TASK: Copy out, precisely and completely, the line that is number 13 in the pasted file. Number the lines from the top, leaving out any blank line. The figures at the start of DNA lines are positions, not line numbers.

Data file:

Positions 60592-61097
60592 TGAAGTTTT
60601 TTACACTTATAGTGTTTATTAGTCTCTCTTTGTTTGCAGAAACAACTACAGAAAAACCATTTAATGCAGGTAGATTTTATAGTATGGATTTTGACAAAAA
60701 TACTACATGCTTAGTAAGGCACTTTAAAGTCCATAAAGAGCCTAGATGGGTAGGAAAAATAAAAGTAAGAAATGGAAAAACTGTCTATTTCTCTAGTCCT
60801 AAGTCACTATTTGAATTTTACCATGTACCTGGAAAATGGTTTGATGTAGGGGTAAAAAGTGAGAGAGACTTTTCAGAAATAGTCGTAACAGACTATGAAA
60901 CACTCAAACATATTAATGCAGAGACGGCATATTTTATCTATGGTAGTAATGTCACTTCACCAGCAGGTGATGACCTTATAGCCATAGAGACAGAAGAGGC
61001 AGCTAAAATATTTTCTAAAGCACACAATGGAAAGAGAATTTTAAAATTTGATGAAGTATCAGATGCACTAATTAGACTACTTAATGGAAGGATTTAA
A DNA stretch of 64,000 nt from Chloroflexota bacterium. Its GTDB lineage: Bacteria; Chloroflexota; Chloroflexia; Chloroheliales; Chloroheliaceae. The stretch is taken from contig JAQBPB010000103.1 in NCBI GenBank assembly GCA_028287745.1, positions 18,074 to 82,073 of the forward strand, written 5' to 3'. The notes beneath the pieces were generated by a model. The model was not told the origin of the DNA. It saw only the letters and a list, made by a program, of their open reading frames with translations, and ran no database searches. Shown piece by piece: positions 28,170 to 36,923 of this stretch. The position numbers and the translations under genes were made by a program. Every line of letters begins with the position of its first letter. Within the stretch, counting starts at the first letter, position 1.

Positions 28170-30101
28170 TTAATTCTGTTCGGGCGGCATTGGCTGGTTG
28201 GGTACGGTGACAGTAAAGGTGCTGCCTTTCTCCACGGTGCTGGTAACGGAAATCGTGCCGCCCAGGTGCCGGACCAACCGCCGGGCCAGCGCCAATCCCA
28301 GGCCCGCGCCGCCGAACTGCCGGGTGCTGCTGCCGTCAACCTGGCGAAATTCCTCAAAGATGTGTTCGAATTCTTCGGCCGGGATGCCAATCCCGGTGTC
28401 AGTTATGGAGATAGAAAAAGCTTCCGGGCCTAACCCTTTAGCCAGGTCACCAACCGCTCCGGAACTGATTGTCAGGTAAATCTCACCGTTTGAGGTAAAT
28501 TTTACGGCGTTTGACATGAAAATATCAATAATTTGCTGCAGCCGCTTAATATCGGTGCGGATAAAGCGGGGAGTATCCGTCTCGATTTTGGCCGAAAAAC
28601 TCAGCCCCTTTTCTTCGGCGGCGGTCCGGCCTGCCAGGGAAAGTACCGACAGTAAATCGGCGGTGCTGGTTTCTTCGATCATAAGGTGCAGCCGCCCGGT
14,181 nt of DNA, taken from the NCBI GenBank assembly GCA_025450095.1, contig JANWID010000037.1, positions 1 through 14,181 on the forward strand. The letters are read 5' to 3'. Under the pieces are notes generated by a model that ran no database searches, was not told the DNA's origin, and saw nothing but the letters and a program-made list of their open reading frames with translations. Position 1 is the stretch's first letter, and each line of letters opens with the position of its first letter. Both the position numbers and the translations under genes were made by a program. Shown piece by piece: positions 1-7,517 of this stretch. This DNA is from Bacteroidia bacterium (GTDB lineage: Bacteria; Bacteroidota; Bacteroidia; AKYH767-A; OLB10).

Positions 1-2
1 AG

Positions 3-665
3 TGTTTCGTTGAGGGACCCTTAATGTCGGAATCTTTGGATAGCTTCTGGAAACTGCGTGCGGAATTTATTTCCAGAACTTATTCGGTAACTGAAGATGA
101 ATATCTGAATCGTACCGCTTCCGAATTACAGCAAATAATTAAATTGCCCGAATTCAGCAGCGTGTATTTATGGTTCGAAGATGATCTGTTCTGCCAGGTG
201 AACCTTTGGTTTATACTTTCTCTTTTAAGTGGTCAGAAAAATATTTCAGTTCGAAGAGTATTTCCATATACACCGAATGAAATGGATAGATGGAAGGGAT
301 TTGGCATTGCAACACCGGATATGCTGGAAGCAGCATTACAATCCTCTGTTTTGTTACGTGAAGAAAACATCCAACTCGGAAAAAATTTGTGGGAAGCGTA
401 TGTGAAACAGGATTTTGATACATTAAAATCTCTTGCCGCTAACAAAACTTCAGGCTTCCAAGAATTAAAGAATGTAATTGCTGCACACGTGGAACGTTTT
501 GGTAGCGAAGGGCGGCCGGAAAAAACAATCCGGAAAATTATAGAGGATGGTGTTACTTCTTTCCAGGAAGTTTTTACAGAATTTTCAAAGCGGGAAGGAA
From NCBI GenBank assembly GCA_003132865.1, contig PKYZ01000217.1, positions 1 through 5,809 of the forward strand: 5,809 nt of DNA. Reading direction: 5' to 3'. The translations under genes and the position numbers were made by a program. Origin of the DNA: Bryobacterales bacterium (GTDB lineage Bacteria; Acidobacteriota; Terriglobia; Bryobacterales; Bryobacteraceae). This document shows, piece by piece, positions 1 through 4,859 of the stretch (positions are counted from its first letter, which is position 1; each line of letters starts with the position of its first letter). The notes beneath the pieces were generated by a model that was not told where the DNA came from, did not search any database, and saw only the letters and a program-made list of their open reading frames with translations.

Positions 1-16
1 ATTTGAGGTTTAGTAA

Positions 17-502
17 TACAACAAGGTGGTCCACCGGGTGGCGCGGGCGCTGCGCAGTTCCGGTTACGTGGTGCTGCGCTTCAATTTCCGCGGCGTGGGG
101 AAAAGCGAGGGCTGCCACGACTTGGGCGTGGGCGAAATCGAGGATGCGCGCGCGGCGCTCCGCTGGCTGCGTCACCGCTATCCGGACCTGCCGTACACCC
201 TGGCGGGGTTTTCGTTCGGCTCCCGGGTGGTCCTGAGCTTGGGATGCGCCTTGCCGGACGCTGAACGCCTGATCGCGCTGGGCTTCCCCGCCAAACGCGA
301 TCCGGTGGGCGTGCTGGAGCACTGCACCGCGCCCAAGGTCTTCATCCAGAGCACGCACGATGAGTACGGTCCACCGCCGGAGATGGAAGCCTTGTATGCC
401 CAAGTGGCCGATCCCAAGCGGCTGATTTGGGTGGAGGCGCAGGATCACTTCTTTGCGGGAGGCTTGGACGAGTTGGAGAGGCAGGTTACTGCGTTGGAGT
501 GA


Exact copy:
28401 AGTTATGGAGATAGAAAAAGCTTCCGGGCCTAACCCTTTAGCCAGGTCACCAACCGCTCCGGAACTGATTGTCAGGTAAATCTCACCGTTTGAGGTAAAT